What’s rather odd here in the results is 503.bwaves_r and 549.fotonik_r which perform far below the numbers which we were able to measure on the TGL-U system. I think what’s happening here is that we’re hitting DRAM memory-level parallelism limits, with the smaller TGL-U system and its 8x16b LPDDR4 channel memory configuration allowing for more parallel transactions as the 2x64b DDR4 channels on the TGL-H system.

SPEC2017 Rate-N Estimated Total

In terms of the overall performance, the 45W 11980HK actually ends up losing to AMD’s Ryzen 5980HS even with 10W more TDP headroom, at least in the integer suite.

We also had initially run the suite in 65W mode, the results here aren’t very good at all, especially when comparing it to the 45W results. For +40-44% TDP, the i9-11980HK in Intel’s reference laptop only performs +9.4% better. It’s likely here that this is due to the aforementioned heavy thermal throttling the system has to fall to, with long periods of time at 35W state, which pulls down the performance well below the expected figures. I have to be explicit here that these 65W results are not representative of the full real 65W performance capabilities of the 11980HK – just that of this particular thermal solution within this Intel reference design.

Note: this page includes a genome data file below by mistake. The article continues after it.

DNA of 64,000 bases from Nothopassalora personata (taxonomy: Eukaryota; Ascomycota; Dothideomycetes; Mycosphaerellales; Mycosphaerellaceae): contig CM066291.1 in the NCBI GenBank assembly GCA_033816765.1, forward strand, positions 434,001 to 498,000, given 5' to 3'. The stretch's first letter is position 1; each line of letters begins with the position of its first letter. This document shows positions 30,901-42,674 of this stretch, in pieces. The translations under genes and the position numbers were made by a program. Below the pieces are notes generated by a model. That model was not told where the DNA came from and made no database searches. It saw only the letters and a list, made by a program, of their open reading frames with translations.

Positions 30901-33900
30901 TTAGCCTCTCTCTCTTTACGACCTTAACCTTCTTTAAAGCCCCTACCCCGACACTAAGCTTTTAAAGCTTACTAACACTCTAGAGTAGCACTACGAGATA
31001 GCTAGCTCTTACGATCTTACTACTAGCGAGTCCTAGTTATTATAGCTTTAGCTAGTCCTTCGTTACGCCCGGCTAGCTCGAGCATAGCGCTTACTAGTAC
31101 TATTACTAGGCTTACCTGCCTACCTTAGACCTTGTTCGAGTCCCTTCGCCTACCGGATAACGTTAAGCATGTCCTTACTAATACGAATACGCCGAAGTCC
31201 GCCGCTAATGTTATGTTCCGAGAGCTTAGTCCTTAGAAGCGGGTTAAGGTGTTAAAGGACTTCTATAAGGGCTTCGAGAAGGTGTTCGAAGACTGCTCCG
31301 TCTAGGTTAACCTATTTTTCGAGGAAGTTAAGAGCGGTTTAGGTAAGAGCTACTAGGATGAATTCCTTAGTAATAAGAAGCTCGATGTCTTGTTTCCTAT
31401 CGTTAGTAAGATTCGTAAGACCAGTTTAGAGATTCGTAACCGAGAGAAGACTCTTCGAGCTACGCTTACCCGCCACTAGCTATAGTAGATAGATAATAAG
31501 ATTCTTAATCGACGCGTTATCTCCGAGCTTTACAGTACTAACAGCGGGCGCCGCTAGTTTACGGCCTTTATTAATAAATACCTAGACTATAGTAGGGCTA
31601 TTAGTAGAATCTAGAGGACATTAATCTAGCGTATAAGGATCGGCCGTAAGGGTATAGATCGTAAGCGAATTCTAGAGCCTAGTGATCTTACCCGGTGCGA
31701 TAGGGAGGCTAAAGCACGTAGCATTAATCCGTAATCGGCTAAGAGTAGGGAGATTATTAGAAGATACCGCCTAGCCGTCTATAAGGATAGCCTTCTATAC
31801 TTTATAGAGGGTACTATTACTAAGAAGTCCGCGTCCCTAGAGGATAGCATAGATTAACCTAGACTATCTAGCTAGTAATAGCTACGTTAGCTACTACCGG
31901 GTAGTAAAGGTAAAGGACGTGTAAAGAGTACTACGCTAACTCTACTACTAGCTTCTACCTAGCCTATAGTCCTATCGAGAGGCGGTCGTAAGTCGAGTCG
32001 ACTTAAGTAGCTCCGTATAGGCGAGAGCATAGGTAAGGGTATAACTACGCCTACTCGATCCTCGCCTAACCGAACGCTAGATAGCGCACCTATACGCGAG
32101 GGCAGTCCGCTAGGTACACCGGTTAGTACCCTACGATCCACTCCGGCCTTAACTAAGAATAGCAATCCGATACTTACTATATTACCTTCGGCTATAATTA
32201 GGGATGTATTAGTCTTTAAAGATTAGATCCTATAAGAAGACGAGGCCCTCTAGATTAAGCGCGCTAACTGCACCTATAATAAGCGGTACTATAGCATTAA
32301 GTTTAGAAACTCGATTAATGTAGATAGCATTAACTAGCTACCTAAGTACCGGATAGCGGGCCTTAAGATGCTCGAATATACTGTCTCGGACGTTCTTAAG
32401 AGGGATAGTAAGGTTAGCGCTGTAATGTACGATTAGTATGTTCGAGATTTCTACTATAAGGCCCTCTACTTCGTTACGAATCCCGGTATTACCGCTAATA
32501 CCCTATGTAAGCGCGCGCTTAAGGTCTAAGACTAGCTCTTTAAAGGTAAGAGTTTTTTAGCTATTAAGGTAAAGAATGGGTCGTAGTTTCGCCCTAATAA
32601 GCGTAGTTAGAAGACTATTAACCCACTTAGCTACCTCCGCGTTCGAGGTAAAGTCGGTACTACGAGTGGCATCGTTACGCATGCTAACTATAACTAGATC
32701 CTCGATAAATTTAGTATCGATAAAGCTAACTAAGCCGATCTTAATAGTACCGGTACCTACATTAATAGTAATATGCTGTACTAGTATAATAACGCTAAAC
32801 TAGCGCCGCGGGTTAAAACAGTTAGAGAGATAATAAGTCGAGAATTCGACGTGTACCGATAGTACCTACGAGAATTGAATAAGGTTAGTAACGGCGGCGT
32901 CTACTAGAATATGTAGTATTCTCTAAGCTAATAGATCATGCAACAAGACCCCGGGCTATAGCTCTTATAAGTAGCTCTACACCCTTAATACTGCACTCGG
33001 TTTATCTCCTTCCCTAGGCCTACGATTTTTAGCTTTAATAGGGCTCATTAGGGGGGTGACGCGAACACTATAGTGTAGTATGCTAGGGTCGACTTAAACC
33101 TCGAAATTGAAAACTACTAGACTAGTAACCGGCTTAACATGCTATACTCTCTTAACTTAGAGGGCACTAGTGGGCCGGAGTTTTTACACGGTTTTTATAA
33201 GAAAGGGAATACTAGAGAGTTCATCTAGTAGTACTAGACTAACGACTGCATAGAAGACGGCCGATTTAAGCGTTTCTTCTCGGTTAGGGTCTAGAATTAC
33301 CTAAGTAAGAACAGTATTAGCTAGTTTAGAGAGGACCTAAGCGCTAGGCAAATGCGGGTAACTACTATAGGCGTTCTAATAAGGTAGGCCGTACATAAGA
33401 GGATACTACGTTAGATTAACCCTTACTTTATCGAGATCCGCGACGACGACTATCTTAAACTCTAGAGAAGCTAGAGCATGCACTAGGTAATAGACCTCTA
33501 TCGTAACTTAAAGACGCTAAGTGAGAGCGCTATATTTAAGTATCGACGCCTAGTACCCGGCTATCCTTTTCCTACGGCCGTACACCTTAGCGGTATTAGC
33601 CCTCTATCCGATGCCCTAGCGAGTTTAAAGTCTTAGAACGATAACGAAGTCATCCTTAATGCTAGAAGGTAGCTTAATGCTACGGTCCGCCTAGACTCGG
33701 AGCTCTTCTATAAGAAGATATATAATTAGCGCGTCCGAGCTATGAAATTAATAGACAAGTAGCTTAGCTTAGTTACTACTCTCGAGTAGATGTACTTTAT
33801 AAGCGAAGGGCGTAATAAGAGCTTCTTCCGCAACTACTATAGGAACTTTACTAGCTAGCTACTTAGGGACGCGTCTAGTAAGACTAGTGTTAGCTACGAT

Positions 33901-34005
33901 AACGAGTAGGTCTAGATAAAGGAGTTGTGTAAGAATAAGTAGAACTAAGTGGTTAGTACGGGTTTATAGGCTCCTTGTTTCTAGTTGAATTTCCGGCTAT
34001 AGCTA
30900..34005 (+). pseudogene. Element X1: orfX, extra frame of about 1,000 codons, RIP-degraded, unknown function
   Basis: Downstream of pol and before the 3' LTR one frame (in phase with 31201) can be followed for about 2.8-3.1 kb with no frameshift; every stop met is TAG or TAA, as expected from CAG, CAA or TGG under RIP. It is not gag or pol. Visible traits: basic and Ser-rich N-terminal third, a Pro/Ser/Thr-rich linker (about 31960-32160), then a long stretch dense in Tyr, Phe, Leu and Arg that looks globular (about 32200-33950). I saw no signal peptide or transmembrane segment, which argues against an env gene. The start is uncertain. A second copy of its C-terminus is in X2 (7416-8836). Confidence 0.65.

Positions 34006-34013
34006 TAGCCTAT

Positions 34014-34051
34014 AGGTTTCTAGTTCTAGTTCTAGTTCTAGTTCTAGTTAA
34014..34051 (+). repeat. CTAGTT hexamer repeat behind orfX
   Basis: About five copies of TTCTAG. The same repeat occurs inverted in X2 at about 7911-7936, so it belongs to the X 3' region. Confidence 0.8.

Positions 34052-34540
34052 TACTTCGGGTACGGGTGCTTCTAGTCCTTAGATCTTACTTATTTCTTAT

SPEC CPU - Single-Threaded Performance CPU Tests: Office and Science


View All Comments

  • Spunjji - Thursday, May 20, 2021 - link

    He measured the power consumption, you pillock. It's right there in the review. Nice work getting your FUD on the front page though, round of applause for gondaft.